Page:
Tensions in Myanmar are expected to ease over the next several weeks. In the past months, a series of violent conflicts between various ethnic groups in the country drew a concerned response from international observers. A number of positive events this week, however, may lead us to consider that a period of calm is likely to follow. In particular, we are likely to see an increase in the level of trust between Myanmar’s leadership and the international community.
An agreement was signed this week by Myanmar’s Foreign Minister Wunna Maung Lwin and Yukiya Amano, the head of the International Atomic Energy Agency (IAEA). This agreement will allow international inspectors wider access to facilities thought to have the potential to develop nuclear technology. According to the IAEA, this move will help clear lingering suspicions that Myanmar had been trying to develop nuclear weapons during the country’s long military rule that ended last year.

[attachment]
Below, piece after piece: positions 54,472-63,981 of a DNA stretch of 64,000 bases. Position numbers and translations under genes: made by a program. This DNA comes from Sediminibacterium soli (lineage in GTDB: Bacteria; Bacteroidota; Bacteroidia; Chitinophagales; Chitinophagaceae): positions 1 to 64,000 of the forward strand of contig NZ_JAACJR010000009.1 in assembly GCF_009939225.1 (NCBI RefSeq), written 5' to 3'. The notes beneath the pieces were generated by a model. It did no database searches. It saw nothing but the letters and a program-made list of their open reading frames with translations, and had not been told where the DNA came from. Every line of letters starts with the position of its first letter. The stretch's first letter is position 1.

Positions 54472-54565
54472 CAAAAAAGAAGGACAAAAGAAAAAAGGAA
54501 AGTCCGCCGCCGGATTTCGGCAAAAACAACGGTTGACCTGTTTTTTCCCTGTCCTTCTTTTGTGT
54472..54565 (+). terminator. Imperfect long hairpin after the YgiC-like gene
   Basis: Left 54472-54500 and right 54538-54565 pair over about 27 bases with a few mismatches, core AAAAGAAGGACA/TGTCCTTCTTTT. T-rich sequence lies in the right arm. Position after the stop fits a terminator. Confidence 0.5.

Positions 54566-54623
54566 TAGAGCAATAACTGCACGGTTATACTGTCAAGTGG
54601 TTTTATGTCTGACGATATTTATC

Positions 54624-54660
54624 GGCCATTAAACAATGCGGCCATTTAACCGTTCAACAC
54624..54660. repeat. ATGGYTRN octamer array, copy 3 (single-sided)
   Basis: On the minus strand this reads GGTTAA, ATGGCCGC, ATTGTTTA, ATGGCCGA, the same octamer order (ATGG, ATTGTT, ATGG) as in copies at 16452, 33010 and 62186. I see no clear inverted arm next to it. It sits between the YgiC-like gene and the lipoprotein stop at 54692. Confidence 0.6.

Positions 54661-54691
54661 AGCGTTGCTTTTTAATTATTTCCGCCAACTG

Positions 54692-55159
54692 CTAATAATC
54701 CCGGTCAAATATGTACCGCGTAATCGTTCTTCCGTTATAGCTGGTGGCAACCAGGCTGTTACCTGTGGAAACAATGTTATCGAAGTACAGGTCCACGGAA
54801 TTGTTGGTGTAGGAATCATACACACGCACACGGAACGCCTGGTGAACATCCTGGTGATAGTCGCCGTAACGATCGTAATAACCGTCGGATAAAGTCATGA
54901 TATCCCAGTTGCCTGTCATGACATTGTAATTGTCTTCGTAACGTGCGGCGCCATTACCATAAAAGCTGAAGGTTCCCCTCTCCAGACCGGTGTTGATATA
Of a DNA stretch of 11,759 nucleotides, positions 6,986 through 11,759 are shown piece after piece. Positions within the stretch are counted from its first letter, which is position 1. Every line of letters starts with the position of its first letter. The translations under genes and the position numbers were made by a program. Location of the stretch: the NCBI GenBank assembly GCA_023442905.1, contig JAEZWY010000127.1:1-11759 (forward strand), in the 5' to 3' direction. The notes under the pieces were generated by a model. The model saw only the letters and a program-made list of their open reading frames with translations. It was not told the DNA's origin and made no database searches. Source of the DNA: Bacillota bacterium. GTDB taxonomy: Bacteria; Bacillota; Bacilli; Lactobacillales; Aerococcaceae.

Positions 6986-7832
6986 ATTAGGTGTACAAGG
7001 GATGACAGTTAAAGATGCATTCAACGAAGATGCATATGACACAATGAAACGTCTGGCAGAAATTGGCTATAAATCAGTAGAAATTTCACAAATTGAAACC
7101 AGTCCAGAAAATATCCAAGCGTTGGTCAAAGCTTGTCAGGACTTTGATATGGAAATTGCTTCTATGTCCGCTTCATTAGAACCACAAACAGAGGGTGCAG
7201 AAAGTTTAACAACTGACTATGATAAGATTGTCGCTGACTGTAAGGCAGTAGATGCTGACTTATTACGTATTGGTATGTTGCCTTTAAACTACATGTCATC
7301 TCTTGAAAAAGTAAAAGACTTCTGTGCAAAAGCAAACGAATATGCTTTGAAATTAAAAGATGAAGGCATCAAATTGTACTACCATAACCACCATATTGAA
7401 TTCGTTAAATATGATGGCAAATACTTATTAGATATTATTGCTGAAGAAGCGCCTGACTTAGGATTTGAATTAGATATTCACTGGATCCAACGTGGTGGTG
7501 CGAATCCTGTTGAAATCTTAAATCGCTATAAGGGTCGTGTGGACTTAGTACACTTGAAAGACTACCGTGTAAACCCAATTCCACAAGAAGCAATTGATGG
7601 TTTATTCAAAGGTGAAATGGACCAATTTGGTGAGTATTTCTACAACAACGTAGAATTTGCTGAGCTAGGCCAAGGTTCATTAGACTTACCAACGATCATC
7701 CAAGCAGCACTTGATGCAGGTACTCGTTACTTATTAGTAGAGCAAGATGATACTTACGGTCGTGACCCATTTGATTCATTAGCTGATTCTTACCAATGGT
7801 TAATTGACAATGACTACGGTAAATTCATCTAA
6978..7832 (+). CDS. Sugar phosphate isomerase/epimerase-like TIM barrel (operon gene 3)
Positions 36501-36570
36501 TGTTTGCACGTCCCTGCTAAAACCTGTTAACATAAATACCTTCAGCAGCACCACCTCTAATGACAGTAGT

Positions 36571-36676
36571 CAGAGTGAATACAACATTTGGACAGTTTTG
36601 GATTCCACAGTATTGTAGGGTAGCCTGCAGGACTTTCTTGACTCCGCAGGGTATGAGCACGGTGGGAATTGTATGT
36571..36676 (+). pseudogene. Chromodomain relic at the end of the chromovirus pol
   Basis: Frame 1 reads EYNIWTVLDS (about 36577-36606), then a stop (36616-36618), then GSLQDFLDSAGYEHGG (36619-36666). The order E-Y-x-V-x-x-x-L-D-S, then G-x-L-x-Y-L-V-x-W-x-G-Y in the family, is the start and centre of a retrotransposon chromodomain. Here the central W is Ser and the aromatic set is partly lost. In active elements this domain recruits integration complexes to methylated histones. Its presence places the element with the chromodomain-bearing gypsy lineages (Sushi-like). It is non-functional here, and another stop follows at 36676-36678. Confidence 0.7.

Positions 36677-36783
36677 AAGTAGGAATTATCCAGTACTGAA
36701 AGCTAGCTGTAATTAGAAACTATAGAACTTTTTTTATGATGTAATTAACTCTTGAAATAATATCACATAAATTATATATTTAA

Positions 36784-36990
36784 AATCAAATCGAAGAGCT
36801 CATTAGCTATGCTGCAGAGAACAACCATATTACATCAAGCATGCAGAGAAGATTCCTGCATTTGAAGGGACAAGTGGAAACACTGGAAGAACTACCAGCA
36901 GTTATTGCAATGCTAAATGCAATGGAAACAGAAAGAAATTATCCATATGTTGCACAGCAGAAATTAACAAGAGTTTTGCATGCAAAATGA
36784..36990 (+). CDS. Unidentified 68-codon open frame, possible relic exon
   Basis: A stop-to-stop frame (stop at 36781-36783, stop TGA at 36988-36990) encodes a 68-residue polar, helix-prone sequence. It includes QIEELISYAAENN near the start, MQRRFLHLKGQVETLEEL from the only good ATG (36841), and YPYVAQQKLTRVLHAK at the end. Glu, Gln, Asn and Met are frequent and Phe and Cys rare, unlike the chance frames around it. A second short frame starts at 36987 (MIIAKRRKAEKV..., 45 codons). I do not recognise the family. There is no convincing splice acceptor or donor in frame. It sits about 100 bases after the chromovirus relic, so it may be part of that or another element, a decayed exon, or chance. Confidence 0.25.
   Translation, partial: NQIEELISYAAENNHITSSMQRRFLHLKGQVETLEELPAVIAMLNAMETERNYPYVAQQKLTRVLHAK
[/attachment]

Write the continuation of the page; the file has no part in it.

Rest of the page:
The World Bank also announced the approval of a 140 million dollar loan to upgrade the country’s power supply. France’s newspaper, Les Echos, reports that the loan will double the capacity of Myanmar’s main power plant, while reducing its overall CO2 emissions.
A recent report by Yun Sun published by the Stimson Center points out that there has been a sharp decrease in Chinese investment in Myanmar over the past few years. Following recent political changes, Myanmar has been trying to detach itself from its economic overdependence on China, and has been looking to the West and its partners in ASEAN to counterbalance the reduction in Chinese investment. Add to this the recent quibbles over profit sharing and pollution at Chinese-owned mines, dams, and pipelines, and it would seem that Myanmar is becoming impatient China, and possibly vice versa.
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